• Vanilla Extract: You’ll smell the vanilla when you cook these on the stove! If you’re making savoury crepes, you can leave it out.

What Types of Fillings can you Put Inside a Crepe?

One of the most popular fillings is smoked salmon and crème fraîche, which is simple to create on the savory side. Ham, cheese, and eggs could be stuffed into the crepe for brunch. “Making the crepe with buckwheat flour and filling it with spinach, mushrooms, or leeks provides a healthy savory choice and buckwheat flour pairs well with these vegetables.”

For a sweet treat, Rodier enjoys crepes filled with a hazelnut chocolate spread (think Nutella), whipped cream, and fresh berries. However, his all-time favorite crepe is called crepes Suzette. “Making this crepe with orange segments, zest, and a Grand-Marnier flambé finish is an art. It’s a delicacy that everyone should prepare at least once.

Are Crepes Healthy?

Crepes are a healthy meal that generally contains the following nutrients, though the nutritional content varies depending on the fillings and toppings used:

Calories: Crepes have fewer calories than other morning foods such as pancakes, scrambled eggs, and bacon since they are thin and frequently composed of buckwheat flour. A crepe with a diameter of roughly 10 inches has 90 calories or less, which is just 3.75 percent to 4.5 percent of the daily recommended intake of 2,000-2400 calories.

Carbohydrates: Carbohydrates are essential in your diet since they promote metabolism and provide energy to your body. Crepes are high in carbs, with each 10-inch crepe containing 13 g.

Fat: While your body requires fat to function correctly, not all fats are helpful. Too much-saturated fat in your diet can boost your cholesterol levels, putting you at risk for heart disease. Crepes have a lower fat level than other foods, with each 10-inch crepe containing roughly 3 g of fat, just 1 g of which is saturated fat.

Sodium: The best source of sodium is salt. Although sodium helps keep blood pressure in check, too much of it can cause fluid retention and high blood pressure. Crepes usually have 210 mg of salt in them. To up the salt content, you might stuff your crepe with bacon slices and other meat.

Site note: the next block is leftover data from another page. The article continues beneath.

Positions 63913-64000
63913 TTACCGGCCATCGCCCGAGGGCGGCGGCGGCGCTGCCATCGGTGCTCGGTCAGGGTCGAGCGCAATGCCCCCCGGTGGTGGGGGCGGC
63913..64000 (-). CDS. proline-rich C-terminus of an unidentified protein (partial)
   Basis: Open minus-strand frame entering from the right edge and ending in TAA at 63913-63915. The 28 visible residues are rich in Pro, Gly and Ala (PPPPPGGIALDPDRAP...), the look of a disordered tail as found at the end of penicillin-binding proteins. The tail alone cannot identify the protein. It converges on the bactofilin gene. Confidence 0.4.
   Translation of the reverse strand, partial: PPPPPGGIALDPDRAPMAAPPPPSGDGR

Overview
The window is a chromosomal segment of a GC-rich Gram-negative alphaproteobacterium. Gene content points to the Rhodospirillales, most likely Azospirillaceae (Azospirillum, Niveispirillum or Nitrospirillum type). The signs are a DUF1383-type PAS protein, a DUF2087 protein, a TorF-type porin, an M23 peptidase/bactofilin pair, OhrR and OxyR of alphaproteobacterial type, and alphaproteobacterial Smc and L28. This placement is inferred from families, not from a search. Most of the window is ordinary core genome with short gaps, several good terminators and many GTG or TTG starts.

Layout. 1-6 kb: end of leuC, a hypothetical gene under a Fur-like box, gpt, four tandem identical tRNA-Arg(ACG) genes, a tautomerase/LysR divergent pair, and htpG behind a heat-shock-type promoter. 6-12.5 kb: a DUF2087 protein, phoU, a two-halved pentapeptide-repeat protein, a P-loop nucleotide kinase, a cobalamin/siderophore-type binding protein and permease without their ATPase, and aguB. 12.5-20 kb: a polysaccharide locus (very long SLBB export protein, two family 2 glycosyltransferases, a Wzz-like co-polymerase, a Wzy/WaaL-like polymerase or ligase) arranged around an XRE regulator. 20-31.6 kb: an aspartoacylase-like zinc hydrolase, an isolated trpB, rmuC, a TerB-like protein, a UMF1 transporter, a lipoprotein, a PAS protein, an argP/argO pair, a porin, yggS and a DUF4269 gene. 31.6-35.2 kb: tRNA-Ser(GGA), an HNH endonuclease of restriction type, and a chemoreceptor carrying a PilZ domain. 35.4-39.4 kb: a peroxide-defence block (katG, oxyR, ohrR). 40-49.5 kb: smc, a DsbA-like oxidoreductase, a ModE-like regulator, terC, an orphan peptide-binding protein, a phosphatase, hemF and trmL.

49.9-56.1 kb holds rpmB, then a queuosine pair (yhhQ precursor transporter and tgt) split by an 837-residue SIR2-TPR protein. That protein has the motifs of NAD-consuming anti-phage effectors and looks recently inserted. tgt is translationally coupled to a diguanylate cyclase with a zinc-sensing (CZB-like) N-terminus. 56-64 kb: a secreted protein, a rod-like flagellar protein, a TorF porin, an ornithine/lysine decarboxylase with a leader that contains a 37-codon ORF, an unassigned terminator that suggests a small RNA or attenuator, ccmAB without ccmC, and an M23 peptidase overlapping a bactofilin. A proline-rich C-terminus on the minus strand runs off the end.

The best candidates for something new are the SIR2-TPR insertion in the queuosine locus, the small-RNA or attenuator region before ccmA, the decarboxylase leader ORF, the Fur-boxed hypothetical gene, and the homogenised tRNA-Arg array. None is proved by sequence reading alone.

Protein: Protein is required for tissue growth and repair in the body. Although crepes have a low protein value of roughly 4 g, you can boost your protein intake by making the filling and toppings with nut butter, yogurt, eggs, oats, almonds, and cottage cheese.

Sugar: Sugar is necessary for your body to function correctly, but too much of it can contribute to obesity and tooth damage. Crepes are moderately low in sugar, with only 4 g per serving. If you want to get more natural sugar into your diet, use chopped fruits as fillings in your crepes.

Cholesterol: Too much cholesterol can increase the risk of heart disease. The recommended daily consumption is 300 mg. Crepes have 40 mg of cholesterol, about a third of the recommended cholesterol intake.

What is the Flavour of Crepes?

Crepes are the European cousins of pancakes in the United States. Because the batter is thinner and there is no leavening agent to give them lift and make them fluffy like pancakes, they are bigger, thinner, and more delicate than pancakes. They also have a pancake-like flavor but aren’t as fluffy. One of the best things about crepes is that they can be either sweet for a dessert or savory for a wrap with vegetables or your favorite protein. Crepes are a delicious dinner, light meal, or breakfast option.


Crepes have become so popular that they can now be found in restaurants, street vendors, cafes, and other locations worldwide. However, if you want to experience a genuine crepe, go to a French restaurant that serves French food or a cafe on your next trip to France! Crepes are a fantastic choice for any meal, whether you want a tasty breakfast, lunch, supper, or a mid-day snack. Crepes are a thinned-out version of pancakes with a larger diameter that originated in France. Fruits, vegetables, meat, eggs, and cheese are frequently used as fillings, and they are commonly topped with nuts, sprinkles, syrups, and delectable sauces.